After taking the survey, participants were taken to a landing page on the USPS website where they could download a copy of the plan.

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Ina Steiner
Ina Steiner
Ina Steiner is co-founder and Editor of EcommerceBytes and has been reporting on ecommerce since 1999. She's a widely cited authority on marketplace selling and is author of "Turn eBay Data Into Dollars" (McGraw-Hill 2006). Her blog was featured in the book, "Blogging Heroes" (Wiley 2008). She is a member of the Online News Association (Sep 2005 - present) and Investigative Reporters and Editors (Mar 2006 - present). Follow her on Twitter at @ecommercebytes and send news tips to ina@ecommercebytes.com. See disclosure at EcommerceBytes.com/disclosure/.

6 thoughts on “USPS Indoctrinates Workers on ‘Delivering for America’ 10-Year Plan”

  1. What is meant by “small delivery units?” Are these smaller post offices?

    There are probably 80 post offices of varying sizes in the metropolitan area where I live; I can think of 6 post offices within 5 miles of where I live and I know of at least that many more that I’ve either visited or driven past over the years; this covers just a small fraction of the metro area.

    If USPS is planning on doing away with smaller neighborhood post offices, I hope they reconsider that idea. My rather small local post office often has lines out the door as it is (and it’s a freaking nightmare during the holiday season!).

    Since my post office added the self-serve machine, I rarely have a need to stand in line (thank goodness!), but many mail-senders don’t seem to know about buying shipping labels online (and apparently don’t have any interest in using the self-serve machine).

    1. “many mail-senders don’t seem to know about buying shipping labels online (and apparently don’t have any interest in using the self-serve machine).”

      Betting these are the very same people who are proud to still use rotary phones.

      1. eBray, there is no “self service” machine in any of the local post offices in villages within at least 5 or 10 miles of where I live (I haven’t bothered to check them all). Personally? I would have no use for one unless I was absolutely desperate with an envelope needing a stamp that HAD to be in today’s mail.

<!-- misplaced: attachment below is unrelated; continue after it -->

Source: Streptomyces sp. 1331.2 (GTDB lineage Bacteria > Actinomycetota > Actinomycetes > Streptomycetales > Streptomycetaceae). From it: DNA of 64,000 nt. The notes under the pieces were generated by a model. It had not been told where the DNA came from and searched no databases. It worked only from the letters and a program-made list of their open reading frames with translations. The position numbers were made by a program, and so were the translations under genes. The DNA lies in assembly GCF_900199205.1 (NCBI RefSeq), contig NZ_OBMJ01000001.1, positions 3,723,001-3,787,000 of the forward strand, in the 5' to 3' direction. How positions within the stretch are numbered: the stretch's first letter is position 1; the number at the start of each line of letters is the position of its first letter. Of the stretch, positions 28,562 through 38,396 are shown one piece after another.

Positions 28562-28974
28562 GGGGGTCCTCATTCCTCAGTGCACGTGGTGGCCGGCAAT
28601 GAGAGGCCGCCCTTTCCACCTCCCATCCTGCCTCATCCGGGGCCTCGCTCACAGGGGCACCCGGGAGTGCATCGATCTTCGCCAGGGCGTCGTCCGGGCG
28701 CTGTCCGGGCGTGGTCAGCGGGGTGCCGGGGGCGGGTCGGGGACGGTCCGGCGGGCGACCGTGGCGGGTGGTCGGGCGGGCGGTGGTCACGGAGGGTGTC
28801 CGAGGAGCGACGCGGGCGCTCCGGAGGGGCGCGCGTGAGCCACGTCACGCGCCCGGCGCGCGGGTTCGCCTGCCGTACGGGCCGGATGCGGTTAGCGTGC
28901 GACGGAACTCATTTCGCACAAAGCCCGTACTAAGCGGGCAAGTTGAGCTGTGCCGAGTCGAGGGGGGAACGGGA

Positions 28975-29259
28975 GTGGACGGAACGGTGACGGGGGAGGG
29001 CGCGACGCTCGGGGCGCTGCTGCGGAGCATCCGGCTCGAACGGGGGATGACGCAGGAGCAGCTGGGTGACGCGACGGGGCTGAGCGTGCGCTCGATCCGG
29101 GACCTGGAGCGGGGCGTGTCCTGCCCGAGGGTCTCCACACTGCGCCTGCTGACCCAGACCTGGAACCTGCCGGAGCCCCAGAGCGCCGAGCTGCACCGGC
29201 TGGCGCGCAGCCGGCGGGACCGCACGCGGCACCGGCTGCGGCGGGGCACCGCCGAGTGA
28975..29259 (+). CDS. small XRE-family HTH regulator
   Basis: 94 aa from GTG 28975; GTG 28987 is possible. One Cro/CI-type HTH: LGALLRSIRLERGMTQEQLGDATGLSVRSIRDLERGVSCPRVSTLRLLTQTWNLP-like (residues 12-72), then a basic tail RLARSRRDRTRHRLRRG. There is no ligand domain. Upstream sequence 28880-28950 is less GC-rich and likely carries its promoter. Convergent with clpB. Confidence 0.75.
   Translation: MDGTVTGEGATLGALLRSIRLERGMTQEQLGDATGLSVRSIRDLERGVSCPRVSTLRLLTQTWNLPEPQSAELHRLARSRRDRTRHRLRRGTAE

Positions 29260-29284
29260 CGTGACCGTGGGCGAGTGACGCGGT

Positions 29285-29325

I do use online shipping labels – I truly feel they are incredibly better than hand prepared, with bar codes all created for me and any address mistakes corrected automatically. I used Stamps.com until the fees outpriced what my business could afford; then tried ShipStation but it was way too complicated; and I’m now using PirateShip and 99% delighted.

        BUT – !!! HAHAHA ~! I have TWO rotary phones (well, they can switch between “Dial” and “Pulse”) and guess what — THEY KEEP RIGHT ON WORKING WHEN THE POWER GOES OUT!!! sorry, all you electric-dependent phone owners lose service when that happens. My biggest gripe with a rotary phone is the voice mail systems I encounter when trying to work through a computer prompt or leave a voice mail, that keep saying “Press this, Press that” and the schmucks do not understand they should add that their system will pick up if I stay on the line (which works for Rotaries). A tip of the hat and big thank you to people who are that intelligent.

  2. May work in a city but when it comes to rural routes, it’ll be a major mess. Rural couriers already drive a ton of miles on their route but for them having to drive an extra 10-20 miles to the hub then only get paid when they drive back to start their route. More wear and tear on their own vehicles, some got the new van, well, 6 months ago and their already pretty tore up and the did not handle the snow at all with the hills we have.